But perhaps it is worth it, considering our dream is not to have a one in a million chance to go from dishwasher to millionaire. We want everyone to find their place in society, no matter what that is, and for everyone to have the opportunity to move up in the world if they work hard enough. It is a very different dream that is reflected in our institutional setups.

But is it real? Can we really say that everyone has equal access to opportunities (i.e. equity)? Not yet, but we are working on it and inequalities are falling in Europe. We only need to make sure we continue on this trend and deal with issues that affect very specific groups of people, who will otherwise be left behind. Here we agree on something with the US Marines. No one is ever left behind. That must also be our motto, moving forward. Our solidarity and compassion give us strength as a society.

Go to any unemployment centre in Europe, you will find a mixture of people. They are men, women, young, old and of all complexions. They are low and highly educated. Unemployment can hit anyone at any time. The same goes for disease. It can be random and cruel and we need to keep reminding ourselves that we believe in standing up to the cruel random nature of the world and cry out in unison: No! We stand together and that’s why you won’t get your way. One for all and all for one!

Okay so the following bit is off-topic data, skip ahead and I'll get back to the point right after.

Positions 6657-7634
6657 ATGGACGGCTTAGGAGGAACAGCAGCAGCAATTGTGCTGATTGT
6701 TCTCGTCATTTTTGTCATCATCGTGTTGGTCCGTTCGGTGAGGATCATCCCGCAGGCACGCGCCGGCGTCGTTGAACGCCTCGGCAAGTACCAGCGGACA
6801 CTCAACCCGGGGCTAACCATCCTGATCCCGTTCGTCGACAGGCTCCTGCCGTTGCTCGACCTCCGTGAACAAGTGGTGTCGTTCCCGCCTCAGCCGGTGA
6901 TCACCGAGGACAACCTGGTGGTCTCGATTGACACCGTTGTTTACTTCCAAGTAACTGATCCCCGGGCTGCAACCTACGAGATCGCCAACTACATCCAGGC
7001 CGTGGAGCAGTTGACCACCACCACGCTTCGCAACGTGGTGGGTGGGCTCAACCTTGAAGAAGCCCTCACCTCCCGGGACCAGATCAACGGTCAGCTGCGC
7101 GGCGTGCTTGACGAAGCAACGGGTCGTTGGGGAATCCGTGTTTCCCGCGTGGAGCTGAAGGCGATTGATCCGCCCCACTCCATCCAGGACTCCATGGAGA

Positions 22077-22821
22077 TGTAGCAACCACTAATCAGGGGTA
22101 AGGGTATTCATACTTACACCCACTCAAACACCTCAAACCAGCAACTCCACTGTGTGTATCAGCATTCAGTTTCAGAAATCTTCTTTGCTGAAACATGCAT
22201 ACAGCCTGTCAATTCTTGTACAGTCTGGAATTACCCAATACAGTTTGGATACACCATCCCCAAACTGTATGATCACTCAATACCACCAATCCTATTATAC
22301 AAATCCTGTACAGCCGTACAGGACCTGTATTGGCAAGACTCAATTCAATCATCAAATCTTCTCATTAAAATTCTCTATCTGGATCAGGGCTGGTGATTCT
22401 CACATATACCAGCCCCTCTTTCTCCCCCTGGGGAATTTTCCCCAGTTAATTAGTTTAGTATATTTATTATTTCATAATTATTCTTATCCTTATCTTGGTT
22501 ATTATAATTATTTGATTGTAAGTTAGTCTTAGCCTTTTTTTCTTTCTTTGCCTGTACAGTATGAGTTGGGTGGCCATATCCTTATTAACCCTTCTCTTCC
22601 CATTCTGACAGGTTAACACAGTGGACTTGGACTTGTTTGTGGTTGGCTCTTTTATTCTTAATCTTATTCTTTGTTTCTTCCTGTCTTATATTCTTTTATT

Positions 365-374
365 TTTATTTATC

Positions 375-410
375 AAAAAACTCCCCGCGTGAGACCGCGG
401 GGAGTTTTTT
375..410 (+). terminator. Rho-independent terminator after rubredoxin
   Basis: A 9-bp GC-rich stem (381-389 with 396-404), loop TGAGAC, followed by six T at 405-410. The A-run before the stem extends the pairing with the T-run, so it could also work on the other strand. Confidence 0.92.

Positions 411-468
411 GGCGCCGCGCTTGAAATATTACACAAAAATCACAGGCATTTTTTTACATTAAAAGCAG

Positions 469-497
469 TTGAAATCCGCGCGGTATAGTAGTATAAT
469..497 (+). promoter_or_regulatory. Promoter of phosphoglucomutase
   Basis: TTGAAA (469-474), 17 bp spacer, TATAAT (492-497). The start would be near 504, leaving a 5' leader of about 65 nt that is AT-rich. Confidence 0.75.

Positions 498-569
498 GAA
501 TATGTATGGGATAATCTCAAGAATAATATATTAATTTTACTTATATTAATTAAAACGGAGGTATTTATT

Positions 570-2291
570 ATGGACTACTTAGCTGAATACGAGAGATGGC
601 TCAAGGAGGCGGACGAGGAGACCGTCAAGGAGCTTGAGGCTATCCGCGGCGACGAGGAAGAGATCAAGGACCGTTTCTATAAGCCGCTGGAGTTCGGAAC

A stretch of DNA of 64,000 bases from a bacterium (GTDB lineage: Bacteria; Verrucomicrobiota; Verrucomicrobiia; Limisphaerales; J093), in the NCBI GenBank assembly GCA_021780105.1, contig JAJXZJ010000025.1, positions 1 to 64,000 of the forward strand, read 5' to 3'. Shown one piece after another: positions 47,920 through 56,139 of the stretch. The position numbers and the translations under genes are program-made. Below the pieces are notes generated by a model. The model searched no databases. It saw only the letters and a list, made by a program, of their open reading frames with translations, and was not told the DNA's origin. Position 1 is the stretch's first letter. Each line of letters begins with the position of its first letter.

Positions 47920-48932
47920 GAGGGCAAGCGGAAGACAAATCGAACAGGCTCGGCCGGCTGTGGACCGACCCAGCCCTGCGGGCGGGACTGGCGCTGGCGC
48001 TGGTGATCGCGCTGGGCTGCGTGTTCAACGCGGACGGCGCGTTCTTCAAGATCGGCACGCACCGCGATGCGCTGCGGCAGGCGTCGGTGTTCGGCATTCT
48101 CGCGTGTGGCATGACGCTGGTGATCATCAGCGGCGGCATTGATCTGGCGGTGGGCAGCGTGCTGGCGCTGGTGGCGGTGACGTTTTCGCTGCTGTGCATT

At the same time, we cannot deny that there is a disparity of wealth and influence in the world and this goes for Europe, just like the rest of the world, even if in Europe it is less extreme. But this is the natural state of the world and humanity. Some people are driven to achieve something great, others are content carving out their little corner and living comfortably. Often enough, it is about luck. Some musicians make it big, others are neglected, despite being talented. It comes down to whether or not they inspire enough people to spread the word about them and buy their work. Some manage this independently, most need help from big labels.

It’s about who you know

The same can be said for most everything in the arts and entertainment industry. There are other examples from other professions I could list, but you get the picture. Whether we are successful or not, whether we are allowed to join the elite, it is dictated by our access to information, our relationships, our connections, our environment and by extension, by the elite itself. That is why the elite has a responsibility to give back and build up more of their peers. But how do they choose whom to support? At times, it is random encounters. Other times, it is well-researched, and other times again, they support their friends and families.

And herein lies the fundamental issue for social mobility. If you don’t already have connections with the elite, when you are born, you are going to have a hard time making those connections later on. Why? Because the connections you do make and the pathways you move along, will lead you towards more of the same. If you are a rich person, you spend time with other rich people, doing the things rich people do in the places where they go to and where usually, other people cannot afford or are not allowed to enter.